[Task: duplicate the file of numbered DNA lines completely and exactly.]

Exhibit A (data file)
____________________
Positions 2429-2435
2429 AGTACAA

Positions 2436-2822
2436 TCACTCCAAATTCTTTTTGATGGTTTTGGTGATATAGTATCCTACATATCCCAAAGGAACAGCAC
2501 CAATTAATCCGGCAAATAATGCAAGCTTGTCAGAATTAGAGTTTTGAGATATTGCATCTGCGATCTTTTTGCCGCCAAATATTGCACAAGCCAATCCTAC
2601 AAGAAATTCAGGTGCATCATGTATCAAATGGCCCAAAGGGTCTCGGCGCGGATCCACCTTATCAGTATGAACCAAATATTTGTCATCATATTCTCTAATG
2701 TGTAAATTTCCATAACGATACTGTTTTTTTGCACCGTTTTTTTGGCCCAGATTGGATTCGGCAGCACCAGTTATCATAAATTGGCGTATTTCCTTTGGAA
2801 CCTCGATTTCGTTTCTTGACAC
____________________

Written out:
Positions 2429-2435
2429 AGTACAA

Positions 2436-2822
2436 TCACTCCAAATTCTTTTTGATGGTTTTGGTGATATAGTATCCTACATATCCCAAAGGAACAGCAC
2501 CAATTAATCCGGCAAATAATGCAAGCTTGTCAGAATTAGAGTTTTGAGATATTGCATCTGCGATCTTTTTGCCGCCAAATATTGCACAAGCCAATCCTAC
2601 AAGAAATTCAGGTGCATCATGTATCAAATGGCCCAAAGGGTCTCGGCGCGGATCCACCTTATCAGTATGAACCAAATATTTGTCATCATATTCTCTAATG
2701 TGTAAATTTCCATAACGATACTGTTTTTTTGCACCGTTTTTTTGGCCCAGATTGGATTCGGCAGCACCAGTTATCATAAATTGGCGTATTTCCTTTGGAA
2801 CCTCGATTTCGTTTCTTGACAC